Microsoft and Salesforce.com have agreed to settle their patent suits against each other. The tale of two clouds can move on to the next chapter now as the two agree to disagree and enter into a license sharing agreement for the competing cloud technologies.
A Microsoft press release states "The cases have been settled through a patent agreement in which Salesforce.com will receive broad coverage under Microsoft's patent portfolio for its products and services as well as its back-end server infrastructure during the term. Also as part of the agreement, Microsoft receives coverage under Salesforce.com's patent portfolio for Microsoft's products and services."
Horacio Gutierrez, corporate vice president and deputy general counsel of Intellectual Property and Licensing at Microsoft declared "Microsoft's patent portfolio is the strongest in the software industry and is the result of decades of software innovation. Today's agreement is an example of how companies can compete vigorously in the marketplace while respecting each other's intellectual property rights."
Major players like Google, Amazon, and Salesforce exist solely in the cloud and have been a leading force in demonstrating the benefits of Web-based applications and storage, and driving businesses to migrate to the cloud. Microsoft has an advantage, though, with its vision of the cloud.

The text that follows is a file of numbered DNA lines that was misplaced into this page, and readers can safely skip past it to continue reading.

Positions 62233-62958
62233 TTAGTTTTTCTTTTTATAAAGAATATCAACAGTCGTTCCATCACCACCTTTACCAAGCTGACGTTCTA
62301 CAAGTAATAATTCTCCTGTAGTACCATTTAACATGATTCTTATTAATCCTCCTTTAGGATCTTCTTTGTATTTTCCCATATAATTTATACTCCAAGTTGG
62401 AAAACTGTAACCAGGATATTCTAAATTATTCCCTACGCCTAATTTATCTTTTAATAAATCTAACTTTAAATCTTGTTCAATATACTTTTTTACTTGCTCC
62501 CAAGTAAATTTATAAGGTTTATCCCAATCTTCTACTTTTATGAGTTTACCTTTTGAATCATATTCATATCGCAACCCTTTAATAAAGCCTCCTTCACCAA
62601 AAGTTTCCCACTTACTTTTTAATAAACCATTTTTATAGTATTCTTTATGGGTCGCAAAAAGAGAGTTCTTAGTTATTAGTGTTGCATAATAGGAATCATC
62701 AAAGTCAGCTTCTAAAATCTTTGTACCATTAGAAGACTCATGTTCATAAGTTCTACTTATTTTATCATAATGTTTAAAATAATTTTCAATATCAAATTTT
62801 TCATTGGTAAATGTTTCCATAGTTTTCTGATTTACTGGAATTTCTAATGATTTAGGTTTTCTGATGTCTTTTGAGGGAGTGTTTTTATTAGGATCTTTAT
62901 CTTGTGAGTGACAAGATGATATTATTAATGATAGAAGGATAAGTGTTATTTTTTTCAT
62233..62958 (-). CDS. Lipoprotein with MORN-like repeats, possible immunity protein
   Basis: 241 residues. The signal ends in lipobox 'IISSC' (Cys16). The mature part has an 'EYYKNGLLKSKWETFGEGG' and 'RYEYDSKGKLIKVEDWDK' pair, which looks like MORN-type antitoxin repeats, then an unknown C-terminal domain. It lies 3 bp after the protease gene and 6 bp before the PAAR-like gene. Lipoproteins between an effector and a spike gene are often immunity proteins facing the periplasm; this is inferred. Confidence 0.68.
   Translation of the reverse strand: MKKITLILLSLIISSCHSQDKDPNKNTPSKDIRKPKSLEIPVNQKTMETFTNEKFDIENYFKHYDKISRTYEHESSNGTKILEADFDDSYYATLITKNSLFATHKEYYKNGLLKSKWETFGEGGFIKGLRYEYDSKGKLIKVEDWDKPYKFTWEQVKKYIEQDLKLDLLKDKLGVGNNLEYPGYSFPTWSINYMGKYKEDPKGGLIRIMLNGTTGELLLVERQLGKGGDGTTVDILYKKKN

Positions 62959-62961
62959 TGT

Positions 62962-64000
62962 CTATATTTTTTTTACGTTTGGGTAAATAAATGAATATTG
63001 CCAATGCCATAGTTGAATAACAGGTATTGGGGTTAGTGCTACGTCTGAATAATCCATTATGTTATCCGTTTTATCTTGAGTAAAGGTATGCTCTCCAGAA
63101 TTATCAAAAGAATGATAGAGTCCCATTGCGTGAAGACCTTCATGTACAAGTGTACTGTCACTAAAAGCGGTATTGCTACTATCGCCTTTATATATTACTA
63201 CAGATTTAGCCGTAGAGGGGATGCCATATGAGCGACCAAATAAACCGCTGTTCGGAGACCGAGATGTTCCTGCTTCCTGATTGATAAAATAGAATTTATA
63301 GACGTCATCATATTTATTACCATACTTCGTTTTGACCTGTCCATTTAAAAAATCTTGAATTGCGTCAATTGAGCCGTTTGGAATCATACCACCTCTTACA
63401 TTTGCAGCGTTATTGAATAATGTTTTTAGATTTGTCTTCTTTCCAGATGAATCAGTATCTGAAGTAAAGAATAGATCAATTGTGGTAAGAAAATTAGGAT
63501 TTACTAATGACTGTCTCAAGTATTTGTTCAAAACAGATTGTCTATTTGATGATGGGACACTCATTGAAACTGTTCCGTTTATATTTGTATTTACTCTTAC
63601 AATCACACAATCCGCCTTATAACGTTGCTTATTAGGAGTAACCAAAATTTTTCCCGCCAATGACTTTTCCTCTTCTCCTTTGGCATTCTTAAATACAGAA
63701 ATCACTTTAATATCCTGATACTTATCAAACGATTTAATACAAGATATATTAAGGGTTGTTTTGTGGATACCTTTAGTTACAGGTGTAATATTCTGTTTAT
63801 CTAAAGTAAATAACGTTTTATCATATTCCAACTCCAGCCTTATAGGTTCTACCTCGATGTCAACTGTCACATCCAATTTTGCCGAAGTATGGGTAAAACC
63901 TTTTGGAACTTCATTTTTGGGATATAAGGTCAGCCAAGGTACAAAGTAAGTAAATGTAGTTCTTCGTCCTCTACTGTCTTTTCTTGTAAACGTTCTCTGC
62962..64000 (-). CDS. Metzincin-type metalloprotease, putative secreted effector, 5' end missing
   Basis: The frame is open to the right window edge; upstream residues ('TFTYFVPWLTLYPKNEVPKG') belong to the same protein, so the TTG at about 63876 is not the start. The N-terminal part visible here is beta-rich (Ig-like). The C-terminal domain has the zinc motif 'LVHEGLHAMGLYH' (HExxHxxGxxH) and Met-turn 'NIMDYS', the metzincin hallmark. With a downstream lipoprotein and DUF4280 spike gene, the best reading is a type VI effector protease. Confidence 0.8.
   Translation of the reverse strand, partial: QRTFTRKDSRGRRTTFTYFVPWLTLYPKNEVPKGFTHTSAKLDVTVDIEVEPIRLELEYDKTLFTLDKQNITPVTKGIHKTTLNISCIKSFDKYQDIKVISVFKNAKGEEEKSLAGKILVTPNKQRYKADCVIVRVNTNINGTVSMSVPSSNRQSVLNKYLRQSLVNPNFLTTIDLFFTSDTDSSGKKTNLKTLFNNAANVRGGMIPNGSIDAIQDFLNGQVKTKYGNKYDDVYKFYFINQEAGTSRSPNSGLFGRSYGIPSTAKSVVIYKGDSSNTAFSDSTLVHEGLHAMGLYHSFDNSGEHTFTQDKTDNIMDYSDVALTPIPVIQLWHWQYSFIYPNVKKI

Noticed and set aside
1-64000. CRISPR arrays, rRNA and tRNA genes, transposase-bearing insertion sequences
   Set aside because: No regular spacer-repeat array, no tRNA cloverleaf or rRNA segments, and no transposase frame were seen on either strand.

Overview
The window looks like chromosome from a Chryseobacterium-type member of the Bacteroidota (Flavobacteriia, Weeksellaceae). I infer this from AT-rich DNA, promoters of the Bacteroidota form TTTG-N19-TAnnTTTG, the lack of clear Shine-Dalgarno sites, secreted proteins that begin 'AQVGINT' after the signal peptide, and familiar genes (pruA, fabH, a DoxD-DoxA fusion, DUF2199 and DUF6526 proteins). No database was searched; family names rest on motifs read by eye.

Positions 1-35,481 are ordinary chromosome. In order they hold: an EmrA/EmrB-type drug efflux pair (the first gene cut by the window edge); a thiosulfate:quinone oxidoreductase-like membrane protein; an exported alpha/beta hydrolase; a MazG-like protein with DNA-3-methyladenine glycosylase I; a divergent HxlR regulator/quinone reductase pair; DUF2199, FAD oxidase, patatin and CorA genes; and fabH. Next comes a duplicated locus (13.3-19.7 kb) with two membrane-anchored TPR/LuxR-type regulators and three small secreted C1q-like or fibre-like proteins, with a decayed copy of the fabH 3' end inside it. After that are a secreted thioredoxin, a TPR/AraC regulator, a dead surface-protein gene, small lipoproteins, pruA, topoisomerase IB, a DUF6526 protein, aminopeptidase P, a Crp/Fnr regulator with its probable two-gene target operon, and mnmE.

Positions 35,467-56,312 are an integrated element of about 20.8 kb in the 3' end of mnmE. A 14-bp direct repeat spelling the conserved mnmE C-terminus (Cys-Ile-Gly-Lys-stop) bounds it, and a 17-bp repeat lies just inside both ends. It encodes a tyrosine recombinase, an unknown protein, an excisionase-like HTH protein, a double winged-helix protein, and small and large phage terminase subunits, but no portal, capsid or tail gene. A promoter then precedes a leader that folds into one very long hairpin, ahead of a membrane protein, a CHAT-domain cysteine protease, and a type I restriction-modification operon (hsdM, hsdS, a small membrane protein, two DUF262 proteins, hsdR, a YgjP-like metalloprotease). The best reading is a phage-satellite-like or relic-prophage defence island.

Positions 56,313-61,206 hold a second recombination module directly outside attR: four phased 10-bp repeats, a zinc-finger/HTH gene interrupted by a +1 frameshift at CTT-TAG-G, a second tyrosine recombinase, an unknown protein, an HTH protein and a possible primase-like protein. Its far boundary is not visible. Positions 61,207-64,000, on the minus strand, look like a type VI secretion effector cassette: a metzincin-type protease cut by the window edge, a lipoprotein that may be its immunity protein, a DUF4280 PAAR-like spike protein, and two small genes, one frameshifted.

It is easier to take an established dominance in client-server technologies, messaging, and productivity--software and services that businesses already rely on--and convince customers to migrate to the cloud, than it is to take an established presence in the cloud and build credible tools and services to compete with Microsoft.
It often seems like Microsoft is oblivious to technology trends, and simply lacks the agility to compete in new markets. Over time, though, Microsoft also has a demonstrated ability to come late to the party, crash it, and emerge as a dominant force after the fact. That seems to describe Microsoft's ascent into the cloud.
Microsoft seemed opposed to the cloud trend, fighting for the traditional client-server model it has built its server and desktop operating system empire on. When stubborn denial fails, though--and the cloud goes on despite Microsoft--eventually Microsoft has to recognize that there is a culture shift going on in technology and figure out how to adapt.
Fortunately for Microsoft, it has the intellectual property to create a compelling cloud service, as well as the customer base and corporate credibility to successfully market its Azure services and carve out a significant share of the cloud market. With the recently unveiled Windows Azure Platform appliance, Microsoft also offers a bit of a bridge between the traditional client-server model and the true cloud-based Azure platform.
Now, with the Salesforce patent suits out of the way--including some monetary compensation to line Microsoft's pockets--Microsoft can proceed with doing what it does best: assimilate, adapt, and overcome.